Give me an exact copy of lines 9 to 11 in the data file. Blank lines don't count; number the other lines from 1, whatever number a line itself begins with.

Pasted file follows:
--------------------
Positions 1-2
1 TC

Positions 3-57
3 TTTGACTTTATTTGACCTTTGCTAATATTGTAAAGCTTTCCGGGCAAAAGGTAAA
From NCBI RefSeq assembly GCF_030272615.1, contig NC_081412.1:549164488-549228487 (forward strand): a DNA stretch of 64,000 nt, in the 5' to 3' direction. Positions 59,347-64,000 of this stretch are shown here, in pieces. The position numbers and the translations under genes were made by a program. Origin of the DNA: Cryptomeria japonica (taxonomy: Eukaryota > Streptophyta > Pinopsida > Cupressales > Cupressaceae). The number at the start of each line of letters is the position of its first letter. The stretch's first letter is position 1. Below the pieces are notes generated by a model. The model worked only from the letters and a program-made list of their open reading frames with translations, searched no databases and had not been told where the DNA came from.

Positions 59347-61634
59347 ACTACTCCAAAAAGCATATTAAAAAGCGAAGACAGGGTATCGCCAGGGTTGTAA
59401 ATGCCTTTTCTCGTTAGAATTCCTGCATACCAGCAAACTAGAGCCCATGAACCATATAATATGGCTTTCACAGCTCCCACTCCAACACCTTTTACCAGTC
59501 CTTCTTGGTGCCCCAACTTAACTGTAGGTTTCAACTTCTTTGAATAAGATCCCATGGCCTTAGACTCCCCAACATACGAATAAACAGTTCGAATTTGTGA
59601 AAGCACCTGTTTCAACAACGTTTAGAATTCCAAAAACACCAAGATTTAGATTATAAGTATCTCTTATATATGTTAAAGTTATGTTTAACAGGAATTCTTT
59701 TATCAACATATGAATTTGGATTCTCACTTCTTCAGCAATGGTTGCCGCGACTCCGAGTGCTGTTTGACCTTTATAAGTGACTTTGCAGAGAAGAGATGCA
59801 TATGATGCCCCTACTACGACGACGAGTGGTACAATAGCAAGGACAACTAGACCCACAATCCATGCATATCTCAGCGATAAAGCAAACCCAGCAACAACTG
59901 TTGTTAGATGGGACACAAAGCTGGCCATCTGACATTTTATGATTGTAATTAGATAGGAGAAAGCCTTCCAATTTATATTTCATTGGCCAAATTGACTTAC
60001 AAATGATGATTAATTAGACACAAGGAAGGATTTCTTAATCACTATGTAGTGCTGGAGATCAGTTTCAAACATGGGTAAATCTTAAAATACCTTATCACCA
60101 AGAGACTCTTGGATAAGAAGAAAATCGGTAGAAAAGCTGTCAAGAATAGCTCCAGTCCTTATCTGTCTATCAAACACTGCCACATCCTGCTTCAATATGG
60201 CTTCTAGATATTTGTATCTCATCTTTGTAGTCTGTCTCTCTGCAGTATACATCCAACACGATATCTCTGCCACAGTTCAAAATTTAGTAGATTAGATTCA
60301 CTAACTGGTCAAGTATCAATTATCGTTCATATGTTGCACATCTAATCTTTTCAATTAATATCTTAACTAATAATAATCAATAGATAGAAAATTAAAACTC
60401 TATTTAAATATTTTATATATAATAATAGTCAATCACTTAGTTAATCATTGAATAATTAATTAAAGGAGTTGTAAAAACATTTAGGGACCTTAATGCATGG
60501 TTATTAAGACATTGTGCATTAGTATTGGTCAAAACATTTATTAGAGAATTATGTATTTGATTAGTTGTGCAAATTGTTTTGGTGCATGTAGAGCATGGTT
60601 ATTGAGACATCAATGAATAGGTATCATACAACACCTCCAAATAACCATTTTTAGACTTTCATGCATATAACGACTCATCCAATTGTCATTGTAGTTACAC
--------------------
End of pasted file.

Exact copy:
59501 CTTCTTGGTGCCCCAACTTAACTGTAGGTTTCAACTTCTTTGAATAAGATCCCATGGCCTTAGACTCCCCAACATACGAATAAACAGTTCGAATTTGTGA
59601 AAGCACCTGTTTCAACAACGTTTAGAATTCCAAAAACACCAAGATTTAGATTATAAGTATCTCTTATATATGTTAAAGTTATGTTTAACAGGAATTCTTT
59701 TATCAACATATGAATTTGGATTCTCACTTCTTCAGCAATGGTTGCCGCGACTCCGAGTGCTGTTTGACCTTTATAAGTGACTTTGCAGAGAAGAGATGCA